On March 16, 2011, Depomed, Inc. disclosed in an SEC filing that it entered into a settlement agreement with Abbott Laboratories to terminate an exclusive license agreement between the parties relating to Depomed’s gabapentin product. I have been paying close attention to this situation because it involved a potential dispute between the parties as to the meaning of diligence provisions in the license agreement.
In January, Abbott notified Depomed that despite the pending NDA for Depomed’s product, DP-1796, Abbott believed it was not obligated to launch and commercialize the product. A couple of weeks later, FDA approved DM-1796, or Gralise™ (Gabapentin) Tablets, for once-daily treatment of post-herpetic neuralgia (PHN), which is pain following healing of the rash associated with shingles. The parties engaged in a mediation proceeding and on March 16, disclosed the settlement of the dispute.
I have been curious to know what kind of argument Abbott may have had that, as an exclusive licensee, it was not required to launch and commercialize the licensed product after FDA approval. Depomed certainly did not see how Abbott could take this position as Depomed’s CEO said he was perplexed by Abbott’s decision.
The agreement was an Exclusive License Agreement between Depomed and Solvay Pharmaceuticals dated November 19, 2008. Abbott acquired Solvay in February 2010 and therefore assumed Solvay’s rights and obligations as licensee under the agreement. The agreement was publicly filed by Depomed with its Form 10-K filed with the SEC in March 2009.
Following are the diligence provisions in the license agreement as filed with the SEC (apologies for all of the redactions):
4.2 Commercially Reasonable Efforts to Commercialize. Commencing upon issuance to Solvay of Regulatory Approval with respect to the Product in a country of the Territory, Solvay will exercise Commercially Reasonable Efforts to commercialize the Product in the Field in such country of the Territory. Without limiting the foregoing, Solvay shall, itself or through Affiliates or sublicensees, Launch the Product in each country of the Territory within [***] days after it receives a letter from the Regulatory Authority in such country stating that the Product is approved in such country.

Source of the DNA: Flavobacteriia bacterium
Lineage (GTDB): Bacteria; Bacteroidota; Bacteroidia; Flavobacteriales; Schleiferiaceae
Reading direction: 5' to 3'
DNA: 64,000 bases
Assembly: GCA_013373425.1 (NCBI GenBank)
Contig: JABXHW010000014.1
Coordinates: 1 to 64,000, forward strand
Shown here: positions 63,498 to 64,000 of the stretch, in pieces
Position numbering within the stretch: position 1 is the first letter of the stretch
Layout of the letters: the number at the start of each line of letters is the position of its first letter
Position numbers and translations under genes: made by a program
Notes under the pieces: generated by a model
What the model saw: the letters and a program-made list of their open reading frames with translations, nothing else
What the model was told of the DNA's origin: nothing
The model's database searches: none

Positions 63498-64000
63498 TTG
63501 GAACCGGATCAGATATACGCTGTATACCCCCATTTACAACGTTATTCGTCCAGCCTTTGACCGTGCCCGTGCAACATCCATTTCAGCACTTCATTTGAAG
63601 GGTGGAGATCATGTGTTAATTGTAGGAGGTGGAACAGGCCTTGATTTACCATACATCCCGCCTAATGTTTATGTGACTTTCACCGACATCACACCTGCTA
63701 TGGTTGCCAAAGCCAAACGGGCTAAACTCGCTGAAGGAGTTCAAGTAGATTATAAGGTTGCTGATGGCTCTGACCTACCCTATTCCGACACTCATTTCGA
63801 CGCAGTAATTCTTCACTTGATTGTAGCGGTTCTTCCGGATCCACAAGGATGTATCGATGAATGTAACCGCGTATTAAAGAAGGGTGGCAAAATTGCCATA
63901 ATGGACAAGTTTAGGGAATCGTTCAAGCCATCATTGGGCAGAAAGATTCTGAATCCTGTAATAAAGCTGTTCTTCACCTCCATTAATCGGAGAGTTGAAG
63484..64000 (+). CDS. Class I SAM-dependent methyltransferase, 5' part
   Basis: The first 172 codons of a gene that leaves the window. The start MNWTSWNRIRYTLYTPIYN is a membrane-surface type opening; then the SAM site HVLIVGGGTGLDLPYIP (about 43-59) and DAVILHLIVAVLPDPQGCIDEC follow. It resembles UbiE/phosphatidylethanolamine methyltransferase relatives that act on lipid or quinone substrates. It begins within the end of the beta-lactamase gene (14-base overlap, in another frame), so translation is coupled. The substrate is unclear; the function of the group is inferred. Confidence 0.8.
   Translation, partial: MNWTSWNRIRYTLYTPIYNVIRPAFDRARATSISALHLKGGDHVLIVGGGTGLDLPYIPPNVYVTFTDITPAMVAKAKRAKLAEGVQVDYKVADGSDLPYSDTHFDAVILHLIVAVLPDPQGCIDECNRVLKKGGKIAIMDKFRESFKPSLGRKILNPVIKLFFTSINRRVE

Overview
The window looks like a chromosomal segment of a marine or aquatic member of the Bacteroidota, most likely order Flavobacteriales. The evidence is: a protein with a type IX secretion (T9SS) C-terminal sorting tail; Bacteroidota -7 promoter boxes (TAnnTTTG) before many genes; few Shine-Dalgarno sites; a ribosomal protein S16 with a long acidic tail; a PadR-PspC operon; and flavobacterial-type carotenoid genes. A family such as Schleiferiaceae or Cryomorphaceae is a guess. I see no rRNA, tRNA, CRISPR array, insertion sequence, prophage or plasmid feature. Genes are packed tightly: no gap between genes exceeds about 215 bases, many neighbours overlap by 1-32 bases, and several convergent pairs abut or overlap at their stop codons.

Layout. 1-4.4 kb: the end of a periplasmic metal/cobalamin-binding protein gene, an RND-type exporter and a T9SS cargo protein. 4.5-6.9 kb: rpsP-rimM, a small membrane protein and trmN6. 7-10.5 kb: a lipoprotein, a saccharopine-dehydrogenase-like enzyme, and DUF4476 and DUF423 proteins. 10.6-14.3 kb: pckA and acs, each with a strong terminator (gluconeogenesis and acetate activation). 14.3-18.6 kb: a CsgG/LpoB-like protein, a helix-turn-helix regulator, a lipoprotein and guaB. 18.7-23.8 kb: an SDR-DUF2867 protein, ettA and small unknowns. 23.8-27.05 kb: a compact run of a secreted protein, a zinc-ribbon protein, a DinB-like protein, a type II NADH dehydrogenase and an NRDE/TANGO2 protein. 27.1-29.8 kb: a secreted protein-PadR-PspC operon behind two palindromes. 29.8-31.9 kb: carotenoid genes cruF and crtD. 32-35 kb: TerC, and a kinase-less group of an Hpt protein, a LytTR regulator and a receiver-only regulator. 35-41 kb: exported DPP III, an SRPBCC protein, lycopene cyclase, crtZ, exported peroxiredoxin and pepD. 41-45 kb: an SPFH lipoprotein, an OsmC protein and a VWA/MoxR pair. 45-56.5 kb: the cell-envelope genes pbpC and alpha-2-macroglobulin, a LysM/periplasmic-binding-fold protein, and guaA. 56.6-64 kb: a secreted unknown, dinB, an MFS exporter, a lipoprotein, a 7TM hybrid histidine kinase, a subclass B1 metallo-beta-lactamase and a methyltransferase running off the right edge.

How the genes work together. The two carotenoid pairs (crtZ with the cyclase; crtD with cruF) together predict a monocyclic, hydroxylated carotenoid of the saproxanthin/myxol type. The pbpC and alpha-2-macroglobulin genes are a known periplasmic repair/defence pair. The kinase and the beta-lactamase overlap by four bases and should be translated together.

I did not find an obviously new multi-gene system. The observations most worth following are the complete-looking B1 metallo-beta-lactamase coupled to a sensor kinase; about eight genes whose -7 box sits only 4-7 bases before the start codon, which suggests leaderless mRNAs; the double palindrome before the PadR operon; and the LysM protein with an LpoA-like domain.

4.3 Specific Activities. Subject to Section 4.2 and provided that no Generic Product has been approved for commercial sale in the Field in the United States, and except to the extent limited by restrictions imposed by any Governmental Authority or Applicable Law, Solvay agrees to engage in the following specific activities relating to the Product in the United States:
(a) – (q) [Mostly redacted]
4.4 Promotional Requirements. Provided that no Generic Product has been introduced in the Field in the United States, and except to the extent expressly prohibited or restricted by Governmental Authority or Applicable Law, Solvay shall, in the United States, perform the activities described in subsections (a) and (b):
(a) conduct Details with respect to the Product in the Field in the Territory as follows:
(i) if the AE Profile relating to somnolence is [***], then a minimum of [***]; or
(ii) if the AE Profile relating to somnolence is [***], then a minimum of [***]; and
(b) spend not less than:
(iii) [***] Dollars ($[***]) on Promotional Expenditures in and/or [***];
(iv) [***] Dollars ($[***]) on Promotional Expenditures in [***];
(v) in [***], an amount equal to [***]; and
(vi) in [***], an amount equal to [***].
Section 4.2 provided a general obligation for Abbott to use Commercially Reasonable Efforts to commercialize the product and specifically required launch after approval. The definition of “Commercially Reasonable Efforts” was almost entirely redacted. It would be interesting to know Abbott’s position as to how Section 4.2 did not require it to launch and commercialize the product after FDA approval.
While Sections 4.3 and 4.4 have been heavily redacted, they set forth specific obligations for Abbott to perform a minimum number of Details and spend a minimum amount of money on promotional activities. On a conference call, Depomed said that the value of these activities was estimated at between $85 million and $135 million.
Sections 4.3 and 4.4 would not have applied if a Generic Product had been approved for sale or introduced in the Field in the U.S. The license agreement defines “Generic Product” as follows:
“Generic Product” means a pharmaceutical product that is the subject of either (i) an Abbreviated New Drug Application referencing data contained in an NDA and for which Regulatory Approval has been granted by the FDA, or (ii) an equivalent application and equivalent approval by a regulatory authority for such a pharmaceutical product in the OUS Territory.
The Generic Product definition above does not appear to be limited to generics of Depomed’s proprietary formulation of gabapentin. Did Abbott try to use the Generic Product wording as a limitation on its obligations?
Gabapentin in other formulations has been available as a generic since 2004. Did Abbott argue that the generic gabapentin products made Sections 4.3 and 4.4 inapplicable even though the generic versions already were available when the agreement was signed?
Abbott eventually agreed to terminate the license agreement and pay Depomed $40 million, so presumably the diligence provisions held their ground in the end.